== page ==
Before she became a religious she had charge of an institution for the blind and an infant school at Paderborn. After the death of her father she went to Paris to induce Mother Barat to take the Paderborn institution for the blind under the care of her congregation. As, however, the Prussian Government would not permit a French congregation in Prussia, Pauline founded the Congregation of the Sisters of Christian Charity , 21 Aug., 1849, and became its first superioress. The congregation was approved by Pius IX, 21 Feb., 1863. It increased so rapidly that before the Kulturkampf, which temporarily annihilated it, it numered 20 establishments and 250 members in various parts of Germany.
On 1 May, 1873, the first sisters of this congregation arrived in the United States and took charge of the school in St. Henry's Parish, New Orleans. On 7 June, Pauline herself arrived, and made preparations for the foundation of a mother-house at Wilkesbarre, Pa. She then returned to Europe and temporarily transferred the European mother-house to Mont Guibert near Brussels. In 1879 she went to South America, visiting her recent foundation in Chili. Thence she travelled by way of Panama to revisit the United States, where numerous houses of her institute had sprung up since 1873.
The Catholic Encyclopedia is the most comprehensive resource on Catholic teaching, history, and information ever gathered in all of human history. This easy-to-search online version was originally printed in fifteen hardcopy volumes.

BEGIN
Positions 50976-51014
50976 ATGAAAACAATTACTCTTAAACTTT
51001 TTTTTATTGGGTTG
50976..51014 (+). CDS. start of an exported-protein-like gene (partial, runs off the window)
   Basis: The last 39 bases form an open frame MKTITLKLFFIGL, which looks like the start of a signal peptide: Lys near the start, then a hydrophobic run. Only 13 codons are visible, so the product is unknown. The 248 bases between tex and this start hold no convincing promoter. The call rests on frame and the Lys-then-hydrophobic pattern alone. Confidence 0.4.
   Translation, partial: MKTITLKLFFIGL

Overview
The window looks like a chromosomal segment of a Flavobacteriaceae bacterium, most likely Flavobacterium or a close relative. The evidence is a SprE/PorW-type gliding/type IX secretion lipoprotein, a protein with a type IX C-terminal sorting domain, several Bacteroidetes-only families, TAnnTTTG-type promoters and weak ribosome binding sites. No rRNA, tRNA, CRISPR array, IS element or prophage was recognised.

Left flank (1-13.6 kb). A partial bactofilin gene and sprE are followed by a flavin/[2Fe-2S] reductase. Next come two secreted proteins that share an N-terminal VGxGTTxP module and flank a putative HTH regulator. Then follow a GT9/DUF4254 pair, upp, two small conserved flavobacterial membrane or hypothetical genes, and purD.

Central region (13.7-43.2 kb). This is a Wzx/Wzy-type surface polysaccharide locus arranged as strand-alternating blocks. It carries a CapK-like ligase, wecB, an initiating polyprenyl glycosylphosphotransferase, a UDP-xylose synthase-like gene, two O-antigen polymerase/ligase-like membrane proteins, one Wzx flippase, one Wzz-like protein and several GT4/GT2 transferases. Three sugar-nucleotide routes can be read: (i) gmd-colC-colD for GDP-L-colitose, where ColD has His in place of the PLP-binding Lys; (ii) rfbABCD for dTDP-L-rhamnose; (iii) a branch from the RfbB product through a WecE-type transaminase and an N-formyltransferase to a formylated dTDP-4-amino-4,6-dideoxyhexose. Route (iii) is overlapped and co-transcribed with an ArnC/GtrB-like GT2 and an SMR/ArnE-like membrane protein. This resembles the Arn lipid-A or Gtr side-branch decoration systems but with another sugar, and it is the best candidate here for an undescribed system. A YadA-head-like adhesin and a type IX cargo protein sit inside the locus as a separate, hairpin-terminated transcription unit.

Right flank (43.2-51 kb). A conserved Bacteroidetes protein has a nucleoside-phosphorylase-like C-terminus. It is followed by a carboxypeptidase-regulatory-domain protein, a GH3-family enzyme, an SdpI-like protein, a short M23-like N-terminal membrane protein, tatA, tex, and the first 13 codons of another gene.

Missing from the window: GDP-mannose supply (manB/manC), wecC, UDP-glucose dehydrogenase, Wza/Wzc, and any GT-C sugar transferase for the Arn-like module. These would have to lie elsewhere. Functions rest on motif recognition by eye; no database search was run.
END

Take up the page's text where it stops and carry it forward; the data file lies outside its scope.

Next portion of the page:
Designed to present its readers with the full body of Catholic teaching, the Encyclopedia contains not only precise statements of what the Church has defined, but also an impartial record of different views of acknowledged authority on all disputed questions, national, political or factional. In the determination of the truth the most recent and acknowledged scientific methods are employed, and the results of the latest research in theology, philosophy, history, apologetics, archaeology, and other sciences are given careful consideration.
No one who is interested in human history, past and present, can ignore the Catholic Church, either as an institution which has been the central figure in the civilized world for nearly two thousand years, decisively affecting its destinies, religious, literary, scientific, social and political, or as an existing power whose influence and activity extend to every part of the globe. In the past century the Church has grown both extensively and intensively among English-speaking peoples. Their living interests demand that they should have the means of informing themselves about this vast institution, which, whether they are Catholics or not, affects their fortunes and their destiny.
Copyright © Catholic Encyclopedia. Robert Appleton Company New York, NY. Volume 1: 1907; Volume 2: 1907; Volume 3: 1908; Volume 4: 1908; Volume 5: 1909; Volume 6: 1909; Volume 7: 1910; Volume 8: 1910; Volume 9: 1910; Volume 10: 1911; Volume 11: - 1911; Volume 12: - 1911; Volume 13: - 1912; Volume 14: 1912; Volume 15: 1912
Catholic Online Catholic Encyclopedia Digital version Compiled and Copyright © Catholic Online